Eli Lilly & Co. v. Apotex, Inc.
Alimta® (pemetrexed disodium)
December 21, 2020
Case Name: Eli Lilly & Co. v. Apotex, Inc., No. 2020-1328, 2020 WL 7490251 (Fed. Cir. Dec. 21, 2020) (Circuit Judges Prost, Bryson, and Stoll presiding; Opinion by Stoll, J.) (Appeal from S.D. Ind., Pratt, J.)
Drug Product and Patent(s)-in-Suit: Alimta® (pemetrexed disodium); U.S. Patent No. 7,772,209 (“the ’209 patent”)
Nature of the Case and Issue(s) Presented: The ’209 patent described methods of administering an antifolate in combination with a methylmalonic acid-lowering agent. Antifolates blocked the function of certain enzymes in the folic acid pathway, thereby impeding the growth of cancer cells. The ’209 patent described a method of administering an antifolate—that reducd toxicity without adversely affecting the therapeutic effect—following pretreatment with a methylmalonic acid-lowering agent. The specification identified “Pemetrexed Disodium (ALIMTA)” as the “most preferred” antifolate.
During prosecution, the Examiner rejected under § 112 claims reciting “ALIMTA,” explaining that the use of a trade name rendered the claim indefinite and was improper under MPEP guidelines. In response, Lilly cancelled its claims reciting “ALIMTA” and instead prosecuted claims to pemetrexed disodium.
Both parties moved for summary judgment on the question of infringement under the doctrine of equivalents. In its decision granting judgment in favor of Lilly, the district court rejected the argument that Lilly’s amendment to replace “ALIMTA” with “pemetrexed disodium” was a narrowing amendment. As a result, prosecution history estoppel did not apply to bar Lilly from asserting infringement based on the doctrine of equivalents. Apotex appealed and the Federal Circuit affirmed.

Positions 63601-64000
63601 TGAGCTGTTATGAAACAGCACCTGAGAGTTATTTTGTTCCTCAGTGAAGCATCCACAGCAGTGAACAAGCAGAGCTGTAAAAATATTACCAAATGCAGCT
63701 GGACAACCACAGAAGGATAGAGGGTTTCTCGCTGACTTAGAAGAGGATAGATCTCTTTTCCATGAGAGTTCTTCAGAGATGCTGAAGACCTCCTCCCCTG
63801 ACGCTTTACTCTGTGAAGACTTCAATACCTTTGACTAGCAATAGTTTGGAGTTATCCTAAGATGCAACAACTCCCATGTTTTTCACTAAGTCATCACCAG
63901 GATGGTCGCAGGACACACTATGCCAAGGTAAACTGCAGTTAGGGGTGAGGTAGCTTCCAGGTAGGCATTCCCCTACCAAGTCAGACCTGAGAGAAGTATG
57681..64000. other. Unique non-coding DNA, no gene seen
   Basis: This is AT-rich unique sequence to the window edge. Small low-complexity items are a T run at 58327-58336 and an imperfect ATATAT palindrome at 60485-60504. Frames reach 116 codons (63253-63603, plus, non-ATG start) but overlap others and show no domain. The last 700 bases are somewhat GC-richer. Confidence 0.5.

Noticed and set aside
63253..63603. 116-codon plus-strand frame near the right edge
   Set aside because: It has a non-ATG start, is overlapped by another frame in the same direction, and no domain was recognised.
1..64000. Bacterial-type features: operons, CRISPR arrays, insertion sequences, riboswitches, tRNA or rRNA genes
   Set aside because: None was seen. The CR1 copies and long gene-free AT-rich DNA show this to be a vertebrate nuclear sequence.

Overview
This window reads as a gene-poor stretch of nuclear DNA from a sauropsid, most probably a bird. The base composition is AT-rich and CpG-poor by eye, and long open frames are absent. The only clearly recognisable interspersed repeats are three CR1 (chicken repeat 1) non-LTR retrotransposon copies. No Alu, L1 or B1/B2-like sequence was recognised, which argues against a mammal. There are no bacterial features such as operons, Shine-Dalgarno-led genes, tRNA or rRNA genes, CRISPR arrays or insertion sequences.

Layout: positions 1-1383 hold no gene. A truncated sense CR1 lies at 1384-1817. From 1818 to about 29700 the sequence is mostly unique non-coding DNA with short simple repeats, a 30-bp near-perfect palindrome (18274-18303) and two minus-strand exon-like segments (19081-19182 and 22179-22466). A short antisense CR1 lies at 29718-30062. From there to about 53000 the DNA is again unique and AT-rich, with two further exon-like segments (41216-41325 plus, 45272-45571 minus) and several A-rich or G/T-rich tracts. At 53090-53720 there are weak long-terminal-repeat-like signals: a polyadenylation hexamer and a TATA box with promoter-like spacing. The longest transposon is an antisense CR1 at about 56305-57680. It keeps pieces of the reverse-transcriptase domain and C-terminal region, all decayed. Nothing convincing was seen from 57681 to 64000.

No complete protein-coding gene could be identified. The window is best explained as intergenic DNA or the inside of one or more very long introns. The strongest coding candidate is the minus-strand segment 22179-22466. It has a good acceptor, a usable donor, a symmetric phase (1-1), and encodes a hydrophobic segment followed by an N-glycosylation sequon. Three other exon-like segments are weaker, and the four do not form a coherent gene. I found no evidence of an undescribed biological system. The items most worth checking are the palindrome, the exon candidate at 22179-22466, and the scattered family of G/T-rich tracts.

Why Eli Lilly Prevailed: The intrinsic record supported the district court’s conclusion that Lilly did not make a narrowing amendment. The Federal Circuit noted that the patent application equated “ALIMTA” with “pemetrexed disodium.” More particularly, the specification twice referred to “pemetrexed disodium.” Both instances were made in association with ALIMTA. Further, the specification did not use “ALIMTA” to refer to pemetrexed alone or to any other salt form of pemetrexed. Thus, the intrinsic evidence supported the district court’s conclusion that “ALIMTA” was synonymous with “pemetrexed disodium.”
Apotex argued that the district court erred by concluding that ALIMTA meant only pemetrexed disodium. Specifically, Apotex argued that the Examiner concluded that “ALIMTA” had two possible meanings: “pemetrexed” and “pemetrexed disodium.” The Federal Circuit rejected this argument, finding that the Examiner rejected the claims reciting “ALIMTA” as indefinite because ALIMTA was a trade name and not because it covered multiple forms of pemetrexed.
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